16:51 GMT17 February 2020
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    NASA Science Mission Directorate Associate Administrator John Grunsfeld says high-resolution images of Pluto obtained from the New Horizons spacecraft have surpassed expectations.

    WASHINGTON (Sputnik) — High-resolution images of Pluto obtained from the New Horizons spacecraft have surpassed expectations, US National Aeronautics and Space Administration (NASA) Science Mission Directorate Associate Administrator John Grunsfeld said in a statement.

    “Today, we get the first sampling of the scientific treasure collected during those critical moments, and I can tell you it dramatically surpasses those high expectations,” Grunsfeld said on Wednesday.

    NASA’s New Horizons spacecraft, which was launched in 2006 to study Pluto, is the first-ever space mission to explore a world so far from Earth.

    The probe made contact with flight controllers just after 1:00 a.m. (GMT) on Wednesday morning after it flew 7,750 miles above Pluto’s surface, the closest distance of any previous mission.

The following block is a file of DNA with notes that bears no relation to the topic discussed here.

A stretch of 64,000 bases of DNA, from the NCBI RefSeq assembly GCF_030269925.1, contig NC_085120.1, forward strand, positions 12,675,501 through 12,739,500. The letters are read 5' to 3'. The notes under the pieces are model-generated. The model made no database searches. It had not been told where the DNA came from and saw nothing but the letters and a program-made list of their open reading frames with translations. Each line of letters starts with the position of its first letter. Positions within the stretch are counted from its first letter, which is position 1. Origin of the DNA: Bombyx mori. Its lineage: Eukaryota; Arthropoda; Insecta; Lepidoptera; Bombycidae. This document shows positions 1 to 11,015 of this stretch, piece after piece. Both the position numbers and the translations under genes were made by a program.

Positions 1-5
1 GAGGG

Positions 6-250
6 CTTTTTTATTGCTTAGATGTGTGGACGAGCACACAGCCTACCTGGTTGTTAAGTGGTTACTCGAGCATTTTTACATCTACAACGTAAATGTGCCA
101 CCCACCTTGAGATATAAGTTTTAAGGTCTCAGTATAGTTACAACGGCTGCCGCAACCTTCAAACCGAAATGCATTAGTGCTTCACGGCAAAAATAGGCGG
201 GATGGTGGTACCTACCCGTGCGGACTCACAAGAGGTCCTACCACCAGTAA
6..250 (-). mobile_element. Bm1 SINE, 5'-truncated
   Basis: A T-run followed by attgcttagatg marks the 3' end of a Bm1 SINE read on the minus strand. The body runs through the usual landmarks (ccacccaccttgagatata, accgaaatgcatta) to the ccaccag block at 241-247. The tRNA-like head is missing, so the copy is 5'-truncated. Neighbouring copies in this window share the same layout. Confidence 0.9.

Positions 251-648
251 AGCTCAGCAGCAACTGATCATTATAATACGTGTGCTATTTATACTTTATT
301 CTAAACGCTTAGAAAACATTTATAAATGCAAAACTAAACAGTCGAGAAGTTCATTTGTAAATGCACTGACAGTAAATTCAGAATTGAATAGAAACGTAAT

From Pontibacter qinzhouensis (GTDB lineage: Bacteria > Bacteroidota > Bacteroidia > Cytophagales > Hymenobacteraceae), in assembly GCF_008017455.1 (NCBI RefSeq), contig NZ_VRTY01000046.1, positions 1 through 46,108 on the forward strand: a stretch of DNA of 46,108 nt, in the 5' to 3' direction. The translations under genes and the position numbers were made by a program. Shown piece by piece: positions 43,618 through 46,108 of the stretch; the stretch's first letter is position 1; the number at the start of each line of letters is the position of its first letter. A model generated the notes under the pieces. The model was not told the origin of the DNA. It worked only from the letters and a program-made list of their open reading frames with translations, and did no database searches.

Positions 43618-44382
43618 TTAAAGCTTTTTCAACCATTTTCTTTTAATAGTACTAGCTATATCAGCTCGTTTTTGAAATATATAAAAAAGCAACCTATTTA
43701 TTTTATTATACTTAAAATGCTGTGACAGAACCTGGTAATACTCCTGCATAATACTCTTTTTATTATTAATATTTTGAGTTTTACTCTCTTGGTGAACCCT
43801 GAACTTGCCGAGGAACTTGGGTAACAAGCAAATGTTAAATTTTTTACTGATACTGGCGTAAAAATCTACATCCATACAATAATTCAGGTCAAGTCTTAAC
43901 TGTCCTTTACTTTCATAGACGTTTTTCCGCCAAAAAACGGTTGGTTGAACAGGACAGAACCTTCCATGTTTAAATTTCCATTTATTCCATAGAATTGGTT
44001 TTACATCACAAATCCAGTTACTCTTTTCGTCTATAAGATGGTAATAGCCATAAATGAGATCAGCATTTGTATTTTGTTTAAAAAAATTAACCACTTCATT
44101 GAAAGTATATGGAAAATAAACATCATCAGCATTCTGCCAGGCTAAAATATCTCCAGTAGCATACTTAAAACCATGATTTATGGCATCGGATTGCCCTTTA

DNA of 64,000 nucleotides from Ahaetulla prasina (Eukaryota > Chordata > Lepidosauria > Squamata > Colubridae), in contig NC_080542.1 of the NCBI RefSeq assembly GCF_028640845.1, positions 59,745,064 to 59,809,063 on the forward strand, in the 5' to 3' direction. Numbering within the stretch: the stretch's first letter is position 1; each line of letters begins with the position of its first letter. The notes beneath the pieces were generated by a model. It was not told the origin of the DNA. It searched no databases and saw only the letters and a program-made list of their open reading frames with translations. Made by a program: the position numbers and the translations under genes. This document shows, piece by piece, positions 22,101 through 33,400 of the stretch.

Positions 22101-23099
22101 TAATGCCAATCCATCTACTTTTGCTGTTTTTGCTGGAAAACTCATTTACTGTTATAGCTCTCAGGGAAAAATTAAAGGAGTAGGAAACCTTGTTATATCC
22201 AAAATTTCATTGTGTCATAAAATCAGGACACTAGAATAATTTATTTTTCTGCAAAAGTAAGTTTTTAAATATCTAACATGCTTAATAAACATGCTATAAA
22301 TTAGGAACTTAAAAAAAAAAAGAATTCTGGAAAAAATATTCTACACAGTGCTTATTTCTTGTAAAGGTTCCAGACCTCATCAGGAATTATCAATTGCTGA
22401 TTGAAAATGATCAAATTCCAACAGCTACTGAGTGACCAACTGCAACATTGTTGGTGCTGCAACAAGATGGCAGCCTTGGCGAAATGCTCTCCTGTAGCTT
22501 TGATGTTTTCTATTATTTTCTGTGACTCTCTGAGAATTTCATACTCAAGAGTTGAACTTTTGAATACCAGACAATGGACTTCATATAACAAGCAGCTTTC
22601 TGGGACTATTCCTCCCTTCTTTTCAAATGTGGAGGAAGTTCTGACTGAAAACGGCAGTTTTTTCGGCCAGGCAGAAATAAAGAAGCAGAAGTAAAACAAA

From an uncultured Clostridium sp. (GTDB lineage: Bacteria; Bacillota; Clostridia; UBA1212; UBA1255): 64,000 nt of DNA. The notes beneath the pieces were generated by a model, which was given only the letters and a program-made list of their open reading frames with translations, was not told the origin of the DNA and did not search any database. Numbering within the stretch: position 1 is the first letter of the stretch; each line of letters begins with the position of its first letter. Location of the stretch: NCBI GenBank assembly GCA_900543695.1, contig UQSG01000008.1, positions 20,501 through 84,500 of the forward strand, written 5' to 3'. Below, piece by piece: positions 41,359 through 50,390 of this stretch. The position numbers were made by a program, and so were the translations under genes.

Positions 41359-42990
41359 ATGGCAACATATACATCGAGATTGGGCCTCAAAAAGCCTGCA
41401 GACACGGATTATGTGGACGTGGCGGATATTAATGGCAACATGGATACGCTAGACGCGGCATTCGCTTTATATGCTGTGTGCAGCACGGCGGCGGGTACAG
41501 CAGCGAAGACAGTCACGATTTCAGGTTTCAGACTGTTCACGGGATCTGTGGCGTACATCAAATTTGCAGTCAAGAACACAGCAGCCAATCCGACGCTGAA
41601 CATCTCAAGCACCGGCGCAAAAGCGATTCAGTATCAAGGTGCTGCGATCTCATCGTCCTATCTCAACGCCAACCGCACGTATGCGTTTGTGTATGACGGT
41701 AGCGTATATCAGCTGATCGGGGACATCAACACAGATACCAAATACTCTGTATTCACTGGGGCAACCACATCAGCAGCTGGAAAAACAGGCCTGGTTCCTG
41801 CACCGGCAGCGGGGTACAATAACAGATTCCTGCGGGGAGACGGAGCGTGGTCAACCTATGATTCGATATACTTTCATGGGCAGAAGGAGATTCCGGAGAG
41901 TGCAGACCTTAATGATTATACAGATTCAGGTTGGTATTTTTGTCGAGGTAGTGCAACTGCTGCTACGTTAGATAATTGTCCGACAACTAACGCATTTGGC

Icy mountains on Pluto and a new high resolution view of its largest moon, Charon, are among the several discoveries made so far, according to NASA.

    “New Horizons is returning amazing results already,” Southwest Research Institute New Horizons Principal Investigator Alan Stern said. "The data look absolutely gorgeous, and Pluto and Charon are just mind blowing."

    It will take a total of 16 months for ‘New Horizons’ to send its ten years’ worth of cache of data back to Earth.

    NASA Project Manager Glen Fountain said the New Horizons has reached its goal after nearly 15 years of planning, constructing and flying the spacecraft across the solar system.

    NASA said the probe is part of several discovery and scientific research missions to help plan sending US astronauts to Mars in the 2030s.

    Related:

    New Horizons Space Probe Transmits First Signals to Earth
    Opening Up New Horizons: NASA Celebrating Long-Awaited Pluto Flyby
    NASA's New Horizons Closes in on Pluto
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    photo, Pluto, New Horizons, NASA
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